Giving Bucharest a second chance…

As you may have deduced, Bucharest did not make a great first impression on us yesterday. We had a mornng in town today and decided to spend our last few hours in Romania looking for Bucharest’s hidden treasures with a local guide. Through our tour leader we found Mihail, a young, university-educated, multi-lingual professional who works full-time and moonlights as a tour guide. 



The Romanian National Opera House – one of Bucharest’s hidden treasures.



With Mihail we saw a bit more of the city’s historical centre, Lipscani. During the Middle Ages and then again during the Romanian Renaissance (i.e. 19th century, after Romania was liberated from ottoman rule), this was the commercial heart of Bucharest (which at that time lay along the major trading route between Istanbul and Northern Europe). Merchants and craftsmen from all over the then known world established their stores in this section of the city creating a unique blend of cultures and architectural styles. The area became known as Lipscani, named for the many German traders from Lipsca (Leiptzig in German). 



One of Lipscani’s beautiful old buildings, Today it’s a bank.



Another of Lipscani’s renovated 19th century palazzos. This is now a shopping mall.



During the years of Communist rule Lipscani was let go to ruin, with many of the 19th century palazzos left derelict. As recently as 2010 much of Lipscani was in ruin, with squatters occupying many buildings and streets left in disrepair. Then, after Romanian joined the EU, foriegn investors bought many of the buildings, renovated them and Lipscani today is as fashionable as it was 150 years ago. There are restaurants, cafes and bars aplenty and we could see, as we walked through, that even the buildings that haven’t been restored yet were under renovation. As Mihail said, there is a lot of energy and momentum gathering in Bucharest, with many people hoping for a much brighter future*. 

*Interestingly the main obstacle towards more rapid and efficient progress in Romania, according to tour guide, is rampant corruption. For example, when the EU gave Romania a few billion Euro in 2011 to improve their sewerage systems and drainage infrastructure, the Minister responsible pocketed most of the money and promptly disappeared! And when funds were given to Bucharest to help implement a city-wide garbage-collection service, the owner of the company that won the tender (a friend of the President’s by the way) suddenly got a new Ferrari. It’s a state of affairs seen all over the world, but one that young Romanians like Mihail want to see changed. It certainly seems like there is still a way to go though.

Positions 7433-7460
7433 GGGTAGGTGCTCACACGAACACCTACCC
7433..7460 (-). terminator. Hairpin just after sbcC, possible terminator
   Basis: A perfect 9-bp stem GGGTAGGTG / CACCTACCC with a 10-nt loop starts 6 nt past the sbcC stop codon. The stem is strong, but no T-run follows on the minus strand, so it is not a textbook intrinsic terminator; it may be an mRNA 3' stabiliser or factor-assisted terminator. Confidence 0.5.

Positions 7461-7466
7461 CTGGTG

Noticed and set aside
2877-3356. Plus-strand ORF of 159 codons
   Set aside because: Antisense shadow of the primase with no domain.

Bucharest is really a place in transition:moving from Communism to capitalism; from old to new; from corrupt and slow to efficient and effective – hopefully.



One of the most visited buildings in Lipscani is Manuc’s Inn – the oldest standing building in Bucharest. Built in 1808 by the wealthy Armenian trader Manuc Bey the inn was bought in 2010 by a wealthy American and restored to its former glory. Today it is once again a restaurant.



Manuc’s Inn – the oldest building in Bucharest.



At the centre of the historic area are the remains of the Curtea Veche (translation = Old Princely Court), once the home of Wallachia’s (and then Romania’s) ruling Princes. Built in the 15th century by Vlad Tepes (i.e. Vlad Dracula), the Curtea Veche is today just a set of ruins.



The ruins of the Curtea Veche, with a bust of Vlad the Impaler in front.



Near the Curtea Veche, tucked down an alley, we saw the Mănăstirea Stavropoleos (translation = Stavropoleos Monastery). Built in 1724 this Eastern Orthodox monastery is one of Bucharest’s last surviving historical churches. Many of the city’s churches were destroyed during WWII and not rebuilt the athiest Communists.

The inner courtyard of the monastery shows the blend of Eastern and Western architecture common here in Romania.



The Mănăstirea Stavropoleos is definitely one of Bucharest’s hidden treasures.



It was interesting to hear, however, that a few churches did survive during Nicolae Ceaușescu’s reign. For example, when an entire suburb in Bucharest was razed to the ground in the late 1970s to make way for the Palace of Parliament, a number of churches were moved rather than destroyed. The churches were literally picked up off their foundations and moved. Mihail had some old black and white photos form the era that he showed us and it was amazing to see whole buidlings being transported on the back of trains*.